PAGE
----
One of the best and at the same time, worst things about being a goalkeeper is the responsibility and pressure you’re under. If a striker misses an opportunity, they will most likely get another one in a few minutes. If a goalkeeper makes a mistake, more often than not, it is a goal. There are very few second chances. It is that sense of responsibility that makes goalkeepers that bit different. Each and every game, you are expected to concentrate to such a level, knowing that one slip from you could cost the team the game. Your job of covering up errors by those in front of you, knowing you have no safety net is of great importance. Not everyone has the character, determination and guts to shoulder that sort of burden.

Strikers grab the headlines because of their goals, but answer me this: would you have more chance of winning a game with a bad goalkeeper, or a bad centre forward? The answer is obvious – to me anyway.

Goalkeepers have for too long been misunderstood. It is high time the rest of the hockey world cottoned on to a fact that the Keepers’ Union has known for years: Goalkeepers are amazing people.

About thetopofthed

Columnist for The Hockey Paper and the man behind The Top of the D. Writer, podcaster, goalkeeper and BBC Sport man. Used to work for Great Britain Hockey and have covered the sport at every major tournament.
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8 Responses to Goalkeepers are amazing people.

  1. Tom Heather says:

    I think I must be a goal keeper at heart as I agreed with all of it. Really well written Rossco


  2. julie says:

    my son became a keeper to start a new team originally, but stayed there by choice, gotta say he’s great at it and WA must agree cos he’s off to Adelaide to play for them next week.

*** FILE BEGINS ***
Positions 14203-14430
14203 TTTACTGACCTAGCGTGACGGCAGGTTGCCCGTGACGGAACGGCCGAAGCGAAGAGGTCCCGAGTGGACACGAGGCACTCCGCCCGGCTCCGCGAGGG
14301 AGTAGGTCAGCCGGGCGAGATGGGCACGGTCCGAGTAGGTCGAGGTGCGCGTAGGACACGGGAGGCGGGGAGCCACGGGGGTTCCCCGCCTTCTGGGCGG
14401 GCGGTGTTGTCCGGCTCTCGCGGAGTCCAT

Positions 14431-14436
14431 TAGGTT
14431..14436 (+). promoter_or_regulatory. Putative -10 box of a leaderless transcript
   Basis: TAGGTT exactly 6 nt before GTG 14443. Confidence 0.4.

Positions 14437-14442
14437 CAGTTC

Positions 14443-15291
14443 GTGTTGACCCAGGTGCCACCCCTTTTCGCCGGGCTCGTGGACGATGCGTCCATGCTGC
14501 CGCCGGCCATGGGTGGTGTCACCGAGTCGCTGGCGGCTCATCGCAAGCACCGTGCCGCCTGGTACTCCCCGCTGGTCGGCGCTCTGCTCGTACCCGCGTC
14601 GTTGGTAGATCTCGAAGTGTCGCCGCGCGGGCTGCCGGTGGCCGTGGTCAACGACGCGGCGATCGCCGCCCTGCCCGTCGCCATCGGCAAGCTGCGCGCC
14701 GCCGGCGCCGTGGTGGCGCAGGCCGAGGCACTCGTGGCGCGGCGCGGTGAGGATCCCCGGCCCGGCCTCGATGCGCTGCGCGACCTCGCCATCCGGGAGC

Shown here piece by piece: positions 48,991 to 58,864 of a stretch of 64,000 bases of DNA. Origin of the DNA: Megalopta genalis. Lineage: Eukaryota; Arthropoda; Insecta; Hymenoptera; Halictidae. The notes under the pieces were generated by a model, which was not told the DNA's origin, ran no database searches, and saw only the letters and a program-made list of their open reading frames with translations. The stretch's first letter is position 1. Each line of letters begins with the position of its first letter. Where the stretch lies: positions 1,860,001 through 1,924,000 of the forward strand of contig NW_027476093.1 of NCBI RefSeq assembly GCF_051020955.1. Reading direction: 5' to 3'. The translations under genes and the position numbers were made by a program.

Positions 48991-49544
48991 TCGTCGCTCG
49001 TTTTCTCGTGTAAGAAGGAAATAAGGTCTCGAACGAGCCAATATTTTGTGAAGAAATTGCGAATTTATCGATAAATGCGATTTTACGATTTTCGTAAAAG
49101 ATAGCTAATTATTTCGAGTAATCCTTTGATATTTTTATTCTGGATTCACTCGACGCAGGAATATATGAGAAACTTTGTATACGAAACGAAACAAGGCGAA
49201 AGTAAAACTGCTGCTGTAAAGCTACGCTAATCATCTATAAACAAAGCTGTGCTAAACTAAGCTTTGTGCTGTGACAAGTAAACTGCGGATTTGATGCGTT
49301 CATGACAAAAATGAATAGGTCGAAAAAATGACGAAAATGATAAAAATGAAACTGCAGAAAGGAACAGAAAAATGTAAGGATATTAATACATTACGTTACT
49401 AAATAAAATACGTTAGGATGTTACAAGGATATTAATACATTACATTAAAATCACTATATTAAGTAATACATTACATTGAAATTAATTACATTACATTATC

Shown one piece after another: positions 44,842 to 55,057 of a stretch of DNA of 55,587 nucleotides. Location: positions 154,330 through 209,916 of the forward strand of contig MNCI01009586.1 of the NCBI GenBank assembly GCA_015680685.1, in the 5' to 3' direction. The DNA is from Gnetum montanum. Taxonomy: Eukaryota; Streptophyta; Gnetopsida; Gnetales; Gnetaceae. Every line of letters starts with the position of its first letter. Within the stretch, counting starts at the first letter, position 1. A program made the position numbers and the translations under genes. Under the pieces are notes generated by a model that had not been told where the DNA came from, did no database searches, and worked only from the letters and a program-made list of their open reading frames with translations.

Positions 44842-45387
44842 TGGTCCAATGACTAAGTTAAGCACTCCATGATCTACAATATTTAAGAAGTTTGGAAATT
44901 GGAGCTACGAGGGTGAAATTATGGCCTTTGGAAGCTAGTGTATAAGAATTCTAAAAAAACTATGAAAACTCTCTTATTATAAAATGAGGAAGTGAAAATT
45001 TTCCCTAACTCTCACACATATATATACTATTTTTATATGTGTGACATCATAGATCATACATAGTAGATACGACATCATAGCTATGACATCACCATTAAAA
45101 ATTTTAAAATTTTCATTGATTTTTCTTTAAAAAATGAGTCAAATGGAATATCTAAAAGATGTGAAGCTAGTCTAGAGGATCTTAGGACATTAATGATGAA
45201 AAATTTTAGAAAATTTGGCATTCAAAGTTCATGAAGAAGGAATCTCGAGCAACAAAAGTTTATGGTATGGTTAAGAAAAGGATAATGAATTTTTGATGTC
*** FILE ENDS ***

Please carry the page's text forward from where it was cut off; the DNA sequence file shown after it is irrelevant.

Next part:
3. Soph says:

    Whoop! Keepers FTW! I think I started when I was twelve and haven’t looked back since. Been an obssessive for the last five or six years, and trying to work my way up through club, county, region, and hopefully one day, country. We can hope! So any new players, give keeping a go: you never know where you might end up!


  4. Francois says:

    Great article! It expresses exactly how I feel about playing goalkeeper! And I can so relate to people commenting on how you smell! My team comments on it every chance they get and even my flatmate chirps me about it! But like you said, it’s a distinct smell, but its a beautiful thing! 🙂

    Regards from South Africa


  5. Simon Mason says:

    Great article, enjoyed reading it. (the union jack pads were great!). Simon


  6. Toadie Ferguson says:

    Love it, Red. I miss the bruises and the astro burns. You forgot to mention the joy of carving a notch in your stick when an opposing striker has to leave the pitch due to a particularly fine, sliding follow through… happy days.


  7. jamesstock89 says:

    Probably the finest article ever written on anything, ever. Fact. I can relate to just about every sentence in here!